Modern viewers may decry Russell’s orgiastic film as the epitome, or at least the vicinity, of camp, but who’s to say that’s a negative? Camp, compared to say satire, is only a victim of criticism because it dares to trouble us in a way satire does not; while satire, for all its disgruntled mockery of society, can always be linearly traced back to a trickle of normative assumption about worldly structures, camp defies those structures. Satire, a fundamentally representational form, can only ever exist in relation to the structures of the world that are assumed to be objective.
Or, rather, while satire exists as a negative critique of objective reality, camp proposes a positive, alternative existence that troubles and dissents because it befuddles our sense of good taste. Satire can only reaffirm what we know to be true – it merely, wonderfully in the most notable examples, reifies the nature of existence by causing us to smirk at a vision of the world we already latently expect to be the norm. We can intellectualize and analyze satire, and therefore categorize it within our world, slipping it into its cubby hole and walking away, our hands clean because our interpretation of reality, if bent, has held strong. Satire, in a sense, confirms what we already know.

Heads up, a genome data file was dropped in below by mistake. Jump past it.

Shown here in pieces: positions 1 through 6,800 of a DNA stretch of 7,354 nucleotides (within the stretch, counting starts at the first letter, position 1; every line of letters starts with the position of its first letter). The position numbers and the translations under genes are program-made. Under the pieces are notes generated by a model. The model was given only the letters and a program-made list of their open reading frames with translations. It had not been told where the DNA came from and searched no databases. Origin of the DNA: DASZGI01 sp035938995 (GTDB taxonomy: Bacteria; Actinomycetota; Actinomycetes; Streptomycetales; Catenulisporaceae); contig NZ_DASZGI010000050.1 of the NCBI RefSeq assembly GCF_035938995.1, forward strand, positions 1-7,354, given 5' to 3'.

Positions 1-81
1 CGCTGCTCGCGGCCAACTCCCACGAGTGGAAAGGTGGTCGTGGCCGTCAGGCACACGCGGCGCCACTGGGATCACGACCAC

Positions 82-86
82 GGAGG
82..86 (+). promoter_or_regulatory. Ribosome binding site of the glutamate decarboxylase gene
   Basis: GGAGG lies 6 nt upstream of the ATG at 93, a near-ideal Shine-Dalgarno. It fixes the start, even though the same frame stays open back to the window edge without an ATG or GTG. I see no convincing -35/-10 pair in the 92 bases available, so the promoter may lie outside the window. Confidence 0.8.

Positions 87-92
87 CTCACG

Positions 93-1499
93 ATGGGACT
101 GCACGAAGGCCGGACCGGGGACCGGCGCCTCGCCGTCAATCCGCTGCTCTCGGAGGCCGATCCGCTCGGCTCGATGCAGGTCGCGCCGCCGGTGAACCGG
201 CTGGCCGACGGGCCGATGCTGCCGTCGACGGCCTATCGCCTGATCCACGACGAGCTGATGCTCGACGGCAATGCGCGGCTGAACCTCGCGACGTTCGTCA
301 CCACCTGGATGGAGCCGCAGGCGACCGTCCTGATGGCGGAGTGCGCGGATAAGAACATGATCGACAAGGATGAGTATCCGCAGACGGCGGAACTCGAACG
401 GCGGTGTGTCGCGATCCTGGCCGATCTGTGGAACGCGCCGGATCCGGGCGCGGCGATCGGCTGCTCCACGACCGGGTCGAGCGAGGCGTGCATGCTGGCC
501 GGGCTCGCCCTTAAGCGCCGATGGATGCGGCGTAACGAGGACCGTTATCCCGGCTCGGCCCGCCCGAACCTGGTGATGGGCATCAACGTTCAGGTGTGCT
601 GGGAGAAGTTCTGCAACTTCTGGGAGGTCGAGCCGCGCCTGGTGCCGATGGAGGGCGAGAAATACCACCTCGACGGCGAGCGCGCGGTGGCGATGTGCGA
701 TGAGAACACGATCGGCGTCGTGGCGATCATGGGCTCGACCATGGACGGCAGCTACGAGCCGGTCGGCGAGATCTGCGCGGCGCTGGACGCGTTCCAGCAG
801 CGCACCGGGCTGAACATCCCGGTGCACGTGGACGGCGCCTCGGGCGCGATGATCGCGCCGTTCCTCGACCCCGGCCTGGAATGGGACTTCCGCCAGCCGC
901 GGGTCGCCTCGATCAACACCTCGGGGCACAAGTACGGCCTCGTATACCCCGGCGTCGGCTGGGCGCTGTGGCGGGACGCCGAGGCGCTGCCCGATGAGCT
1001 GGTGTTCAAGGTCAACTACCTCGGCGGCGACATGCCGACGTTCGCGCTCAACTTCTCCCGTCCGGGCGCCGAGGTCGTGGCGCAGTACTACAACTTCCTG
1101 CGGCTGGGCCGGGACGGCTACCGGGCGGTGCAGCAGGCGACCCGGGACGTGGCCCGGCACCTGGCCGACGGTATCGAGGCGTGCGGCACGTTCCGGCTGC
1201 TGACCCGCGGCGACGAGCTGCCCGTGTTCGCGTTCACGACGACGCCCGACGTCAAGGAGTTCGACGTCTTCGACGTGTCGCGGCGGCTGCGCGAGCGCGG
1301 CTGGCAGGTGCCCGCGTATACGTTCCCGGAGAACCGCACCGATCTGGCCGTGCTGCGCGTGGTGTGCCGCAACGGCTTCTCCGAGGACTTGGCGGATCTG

Camp is not so easy. Rather than delimiting itself to society’s normative demeanor, it operates as a more systemic overhaul of the rules and regulations of normative behavior, enjoining itself to an artifice that relates to normative society only through a more tangled web of aesthetic mechanisms. The pot-shots and ribs at society embedded in narrative and character in satire are instead embodied in the aesthetics of camp in itself, where antinormative behavior becomes a new norm. Satire pragmatically acknowledges the silliness of our world, while camp proposes an entirely different possibility for the world, a different means of existence. If The Devils frightens us or makes us laugh, it is only because its vision doesn’t care what we think of it.